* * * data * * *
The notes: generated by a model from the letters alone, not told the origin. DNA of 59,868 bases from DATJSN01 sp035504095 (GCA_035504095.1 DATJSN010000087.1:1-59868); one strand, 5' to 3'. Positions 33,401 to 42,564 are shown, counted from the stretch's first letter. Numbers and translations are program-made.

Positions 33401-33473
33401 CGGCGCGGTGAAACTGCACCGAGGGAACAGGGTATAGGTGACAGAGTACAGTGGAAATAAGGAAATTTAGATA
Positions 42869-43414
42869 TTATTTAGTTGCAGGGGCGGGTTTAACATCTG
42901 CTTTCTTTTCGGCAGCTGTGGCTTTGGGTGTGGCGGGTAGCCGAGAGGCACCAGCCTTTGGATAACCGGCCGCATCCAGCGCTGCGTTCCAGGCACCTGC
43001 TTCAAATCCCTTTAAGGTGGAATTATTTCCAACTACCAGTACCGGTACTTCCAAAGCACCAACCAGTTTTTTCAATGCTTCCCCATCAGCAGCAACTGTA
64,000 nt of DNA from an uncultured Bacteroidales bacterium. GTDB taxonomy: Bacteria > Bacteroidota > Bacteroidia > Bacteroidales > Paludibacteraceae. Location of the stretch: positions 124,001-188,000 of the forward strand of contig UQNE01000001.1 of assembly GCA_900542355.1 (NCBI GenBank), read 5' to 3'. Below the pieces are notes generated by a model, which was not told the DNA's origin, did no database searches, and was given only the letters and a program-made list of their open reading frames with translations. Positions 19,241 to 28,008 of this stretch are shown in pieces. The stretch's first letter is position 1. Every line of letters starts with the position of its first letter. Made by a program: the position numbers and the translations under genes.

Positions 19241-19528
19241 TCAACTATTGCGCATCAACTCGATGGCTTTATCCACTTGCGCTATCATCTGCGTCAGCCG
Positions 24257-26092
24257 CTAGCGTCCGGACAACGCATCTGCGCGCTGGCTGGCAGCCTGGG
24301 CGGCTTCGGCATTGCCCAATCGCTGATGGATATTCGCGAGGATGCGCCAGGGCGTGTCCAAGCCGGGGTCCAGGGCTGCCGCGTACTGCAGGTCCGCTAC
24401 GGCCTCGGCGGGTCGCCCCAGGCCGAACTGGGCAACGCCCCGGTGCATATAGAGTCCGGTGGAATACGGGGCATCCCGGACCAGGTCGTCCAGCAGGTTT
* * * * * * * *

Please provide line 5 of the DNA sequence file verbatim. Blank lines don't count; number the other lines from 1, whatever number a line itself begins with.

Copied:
42869 TTATTTAGTTGCAGGGGCGGGTTTAACATCTG